For Laura: trapped in reality’s artificial reproduction
While I was writing about For Laura by Jaime Welsh, I realised the daunting task of grading a visit to the exhibition at Galeria Madragoa. These three photographs are the consequence of a painstaking method of visual conception, but they also stem from a rather coherent analytical context. This clarity is also found on the exhibition flyleaf, in an interview by Sean Burns, where Welsh’s process, his relationship with the characters, the symbolism of the images and his artistic references are detailed.
The highly crafted photographs result from a combination of methodologies on a constructed reality, within the reach of a camera. Based on distortion, the addition of masks and reflections, the artist focuses on the relationship of the human element with the inner space. This limiting place, behind glass, is inhabited by a body that is both searching and waiting. This evokes the feeling of psychic alienation. This sensation takes advantage of the architectural features, exacerbated by the vanishing points in the corners of the room, creating a general impression of vertigo and optical illusion. This latent discomfort and lingering doubt are vividly mirrored in the facial expression and posture of the photographed figure. The body is straight, contracted, the forehead is damp and the brow is raised with the gaze. The protagonist is likely to focus on the cloistered emptiness, the nausea of an enclosed, sterile and silent space.
I compare this scene, a portrait of alienation, to a visual interpretation of Mark Fisher’s theses on the future, anxiety and speculation. In Realism Capitalism, Fisher attributes to capitalism the alienation of self-identity, the uselessness of passive waiting and the failure of the continuation of history. By viewing his photographs as essays on themselves, and presenting them with multiple digital interventions, we revisit the equally ghostly android body. In a single body the binary-mutant is absorbed. Welsh proposes the apocalyptic vision of the being ‘who does not really know what’ and who lives in the incessant imprisonment of post-contemporary society. An already exhausted proposal about what is yet to come.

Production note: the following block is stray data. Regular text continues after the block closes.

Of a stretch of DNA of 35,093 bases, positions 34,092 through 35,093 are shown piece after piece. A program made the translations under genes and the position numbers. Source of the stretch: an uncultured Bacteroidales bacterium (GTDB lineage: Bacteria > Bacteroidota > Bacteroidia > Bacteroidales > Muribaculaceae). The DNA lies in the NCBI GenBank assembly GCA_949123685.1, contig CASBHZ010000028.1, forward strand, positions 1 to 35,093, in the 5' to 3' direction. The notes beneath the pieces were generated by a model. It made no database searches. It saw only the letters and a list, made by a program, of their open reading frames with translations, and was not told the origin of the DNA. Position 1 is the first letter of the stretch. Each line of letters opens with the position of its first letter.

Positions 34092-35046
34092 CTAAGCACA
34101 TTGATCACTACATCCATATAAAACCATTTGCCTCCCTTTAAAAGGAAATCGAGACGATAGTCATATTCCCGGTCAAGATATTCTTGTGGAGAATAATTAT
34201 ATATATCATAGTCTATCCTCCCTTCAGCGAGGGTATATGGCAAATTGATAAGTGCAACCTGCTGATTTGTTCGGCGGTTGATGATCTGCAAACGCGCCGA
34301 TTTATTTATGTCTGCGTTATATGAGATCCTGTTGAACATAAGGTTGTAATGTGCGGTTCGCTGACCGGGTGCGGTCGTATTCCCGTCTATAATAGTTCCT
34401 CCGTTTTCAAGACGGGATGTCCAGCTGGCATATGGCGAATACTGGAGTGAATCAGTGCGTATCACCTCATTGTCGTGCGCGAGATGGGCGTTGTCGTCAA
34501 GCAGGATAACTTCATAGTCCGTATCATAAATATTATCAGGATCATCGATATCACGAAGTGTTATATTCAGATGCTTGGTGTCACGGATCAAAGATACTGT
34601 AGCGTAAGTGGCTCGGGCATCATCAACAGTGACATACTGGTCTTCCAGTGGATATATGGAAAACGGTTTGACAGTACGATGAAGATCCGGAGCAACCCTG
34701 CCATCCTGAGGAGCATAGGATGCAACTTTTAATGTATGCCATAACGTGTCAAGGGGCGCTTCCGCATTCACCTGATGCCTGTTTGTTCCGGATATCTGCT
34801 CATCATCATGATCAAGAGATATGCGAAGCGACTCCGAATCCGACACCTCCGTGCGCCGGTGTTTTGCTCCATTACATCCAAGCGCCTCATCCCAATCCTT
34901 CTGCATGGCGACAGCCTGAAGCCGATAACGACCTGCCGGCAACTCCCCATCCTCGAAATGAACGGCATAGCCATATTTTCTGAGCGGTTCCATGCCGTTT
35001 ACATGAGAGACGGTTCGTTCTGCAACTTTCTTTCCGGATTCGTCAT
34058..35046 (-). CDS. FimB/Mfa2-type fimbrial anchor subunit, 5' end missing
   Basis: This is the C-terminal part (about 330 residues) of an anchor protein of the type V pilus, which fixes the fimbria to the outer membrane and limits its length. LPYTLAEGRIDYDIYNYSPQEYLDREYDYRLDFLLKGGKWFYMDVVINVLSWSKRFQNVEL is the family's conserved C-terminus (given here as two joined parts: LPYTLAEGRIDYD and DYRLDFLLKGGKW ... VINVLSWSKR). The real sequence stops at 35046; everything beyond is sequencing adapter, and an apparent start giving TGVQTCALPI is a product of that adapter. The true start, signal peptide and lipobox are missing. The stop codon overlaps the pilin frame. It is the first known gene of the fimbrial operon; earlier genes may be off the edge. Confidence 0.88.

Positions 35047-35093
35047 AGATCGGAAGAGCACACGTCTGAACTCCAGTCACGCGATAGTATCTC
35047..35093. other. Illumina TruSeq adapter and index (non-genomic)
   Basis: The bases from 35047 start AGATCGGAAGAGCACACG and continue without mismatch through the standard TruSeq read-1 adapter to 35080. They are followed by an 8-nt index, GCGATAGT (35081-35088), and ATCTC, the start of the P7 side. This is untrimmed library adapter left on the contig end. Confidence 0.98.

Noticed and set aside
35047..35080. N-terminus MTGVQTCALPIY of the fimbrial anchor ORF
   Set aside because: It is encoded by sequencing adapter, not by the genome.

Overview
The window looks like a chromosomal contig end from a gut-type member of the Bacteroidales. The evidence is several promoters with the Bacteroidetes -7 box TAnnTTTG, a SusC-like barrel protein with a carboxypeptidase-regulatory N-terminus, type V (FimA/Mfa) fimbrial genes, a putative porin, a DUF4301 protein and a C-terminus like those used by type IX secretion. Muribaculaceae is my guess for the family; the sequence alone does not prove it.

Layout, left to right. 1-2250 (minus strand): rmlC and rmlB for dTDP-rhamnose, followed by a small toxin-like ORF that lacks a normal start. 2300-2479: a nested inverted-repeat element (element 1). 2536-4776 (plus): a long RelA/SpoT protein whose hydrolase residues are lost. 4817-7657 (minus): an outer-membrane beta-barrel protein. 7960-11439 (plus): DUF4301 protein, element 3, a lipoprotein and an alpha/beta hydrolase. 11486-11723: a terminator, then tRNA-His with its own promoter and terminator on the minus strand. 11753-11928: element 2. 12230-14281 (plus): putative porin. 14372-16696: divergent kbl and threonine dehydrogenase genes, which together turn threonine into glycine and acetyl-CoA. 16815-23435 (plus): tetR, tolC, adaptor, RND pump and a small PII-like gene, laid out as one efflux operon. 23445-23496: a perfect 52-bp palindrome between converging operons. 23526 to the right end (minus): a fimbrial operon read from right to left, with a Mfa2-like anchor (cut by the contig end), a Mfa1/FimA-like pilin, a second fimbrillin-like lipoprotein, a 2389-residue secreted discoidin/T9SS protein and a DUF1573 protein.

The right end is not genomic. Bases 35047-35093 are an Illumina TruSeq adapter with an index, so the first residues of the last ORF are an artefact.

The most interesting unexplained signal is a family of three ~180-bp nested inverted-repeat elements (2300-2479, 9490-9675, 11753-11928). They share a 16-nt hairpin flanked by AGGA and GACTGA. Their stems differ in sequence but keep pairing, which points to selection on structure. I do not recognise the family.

I shall continue Fisher’s tone, which also refers to the inevitability of the contemporary trend that has in it the reproduction of images on screens. In its opposite (and real), For Laura’s photographs open up in the exhibition space, through their colour, texture, detail, contours and subtleties. The use of the small gallery area as a tensioned capsule that reinforces the magnetic attraction of auditorium rooms is lost in the scale of a mobile phone screen. Capitalism is unfair when observing cultural objects, for these should not be part of its cycle, and there should be a choice not to display them online.  For example, the photograph of the photograph that will follow these words withers its precious, palpable character. This relentless repetition of Welsh’s constructed places should remain behind the framing glass.
With this text, I simply urge one to visit For Laura.
Jaime Welsh’s exhibition For Laura can be visited until January 8, 2022, at Galeria Madragoa.
 “No cultural object can retain its force if there are no longer any fresh eyes to contemplate it.” – Mark Fisher, Capitalist Realism, It is easier to imagine the end of the world than the end of capitalism.